Audiences can expect to see Oscar-winner Halle Berry in Kidnap this December. The upcoming action-thriller is the latest film for the bombshell actress, who revealed in 2006 that she suffers from diabetes.
What type of diabetes is sort of up in the air and has landed the actress in some hot water over the years with diabetes groups and others in the health industry.
The actress made claims that she managed to “wean herself” off insulin, which downgraded her original type 1 diabetes diagnosis to type 2.
Many advocates for diabetes education have spoken out against Berry’s comments because her assertion that one can shift from one type of diabetes to another is not only erroneous, but adds to the confusion the public already has about the types of diabetes one can develop.
Sources say Berry also called diabetes a “little disease,” which was offensive to some sufferers battling what can be a debilitating and all-consuming disease.
That being said, the actress does have diabetes and chooses to manage it through diet and workouts (two important methods for anyone suffering from this disease).
Diabetes treatment for Berry reportedly consists of non- medical intervention. This may be the best choice for her but those with diabetes should always follow their doctor’s orders because diabetes is a serious disease that can be life threatening if not managed properly.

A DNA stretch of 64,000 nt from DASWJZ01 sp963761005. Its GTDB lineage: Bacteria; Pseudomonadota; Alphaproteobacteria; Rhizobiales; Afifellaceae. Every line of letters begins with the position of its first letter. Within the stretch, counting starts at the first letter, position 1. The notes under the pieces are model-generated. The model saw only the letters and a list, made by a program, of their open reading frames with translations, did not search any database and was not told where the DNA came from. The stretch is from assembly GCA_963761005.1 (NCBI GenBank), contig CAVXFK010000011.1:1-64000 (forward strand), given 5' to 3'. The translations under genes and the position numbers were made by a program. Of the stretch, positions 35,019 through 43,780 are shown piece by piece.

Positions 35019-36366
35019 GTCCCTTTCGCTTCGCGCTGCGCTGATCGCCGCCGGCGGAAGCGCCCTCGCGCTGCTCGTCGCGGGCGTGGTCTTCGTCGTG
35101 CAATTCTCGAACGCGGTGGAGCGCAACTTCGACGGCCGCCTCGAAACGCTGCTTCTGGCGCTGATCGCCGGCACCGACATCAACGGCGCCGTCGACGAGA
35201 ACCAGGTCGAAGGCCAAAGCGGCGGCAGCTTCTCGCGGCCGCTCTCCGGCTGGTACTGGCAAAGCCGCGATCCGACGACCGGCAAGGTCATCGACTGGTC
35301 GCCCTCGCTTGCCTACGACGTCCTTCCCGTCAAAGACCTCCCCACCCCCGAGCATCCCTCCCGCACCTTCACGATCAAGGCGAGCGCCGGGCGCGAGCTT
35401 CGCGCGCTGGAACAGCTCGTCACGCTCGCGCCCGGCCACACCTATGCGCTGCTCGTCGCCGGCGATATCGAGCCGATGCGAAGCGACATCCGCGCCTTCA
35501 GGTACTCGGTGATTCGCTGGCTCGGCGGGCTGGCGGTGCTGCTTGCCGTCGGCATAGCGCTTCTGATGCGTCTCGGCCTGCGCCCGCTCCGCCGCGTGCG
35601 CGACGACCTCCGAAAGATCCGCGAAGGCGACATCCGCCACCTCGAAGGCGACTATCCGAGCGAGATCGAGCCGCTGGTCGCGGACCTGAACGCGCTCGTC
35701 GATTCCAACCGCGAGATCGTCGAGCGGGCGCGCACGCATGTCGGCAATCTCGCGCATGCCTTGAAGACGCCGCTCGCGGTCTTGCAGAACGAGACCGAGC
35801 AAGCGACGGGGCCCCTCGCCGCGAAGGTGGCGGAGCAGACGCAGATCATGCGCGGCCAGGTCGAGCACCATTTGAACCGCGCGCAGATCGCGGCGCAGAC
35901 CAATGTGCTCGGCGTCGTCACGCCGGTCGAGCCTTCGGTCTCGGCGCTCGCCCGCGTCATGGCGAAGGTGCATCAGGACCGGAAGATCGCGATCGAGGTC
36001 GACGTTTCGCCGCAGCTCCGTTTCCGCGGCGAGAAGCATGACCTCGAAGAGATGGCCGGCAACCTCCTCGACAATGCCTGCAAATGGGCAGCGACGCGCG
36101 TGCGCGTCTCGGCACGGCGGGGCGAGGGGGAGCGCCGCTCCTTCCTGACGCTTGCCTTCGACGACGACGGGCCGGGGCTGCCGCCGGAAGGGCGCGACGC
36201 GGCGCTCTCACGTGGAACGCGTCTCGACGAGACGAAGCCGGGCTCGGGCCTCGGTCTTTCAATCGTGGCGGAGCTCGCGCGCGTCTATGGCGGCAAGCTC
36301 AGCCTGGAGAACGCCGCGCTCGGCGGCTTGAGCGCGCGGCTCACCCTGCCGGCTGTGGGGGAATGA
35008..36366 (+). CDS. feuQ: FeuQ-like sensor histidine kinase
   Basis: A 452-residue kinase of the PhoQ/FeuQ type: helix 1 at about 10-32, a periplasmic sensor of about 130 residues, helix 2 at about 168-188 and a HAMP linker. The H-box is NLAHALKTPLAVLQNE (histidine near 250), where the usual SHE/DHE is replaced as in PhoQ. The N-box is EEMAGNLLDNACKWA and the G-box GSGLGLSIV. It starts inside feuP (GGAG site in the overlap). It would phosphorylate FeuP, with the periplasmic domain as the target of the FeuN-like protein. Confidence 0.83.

Halle Berry’s Diet Plan
The Kidnap star does not eat anything with sugar and opts to follow a low-carb diet. Both sugar and simple carbs are detrimental to those with diabetes because they tend to cause spikes in blood-glucose levels; and managing glucose levels is key with diabetes.
It has been reported that Berry follows Harley Pasternak’s 5-Factor Diet, which is a type of diabetes diet though it wasn’t developed for diabetics specifically. The main idea behind this diet is everything in fives:
Subscribers eat five meals a day. Each meal must have five ingredients, including low-fat protein, low to moderate carbs, fiber, healthy fat, and a non-sugary drink.
The diet plan needs to be followed five times a week, for five weeks. Highly recommended foods include chicken breast, egg whites, fish, salmon (as much as is desired), cottage cheese, and low fat milk.
The best way to manage diabetes is through a healthy diet, often planned by a dietician. Balancing carbs, fats, and sugar is key to success.
Eating lots of leafy green vegetables, nuts, whole grains, and low-fat dairy products, as well as blueberries, raspberries and cherries will help with digestive health.
Fruits high in sugar, such as pineapples and oranges, should be avoided. Foods made with whole grains are healthier options because they don’t turn into glucose as quickly as refined-flour foods.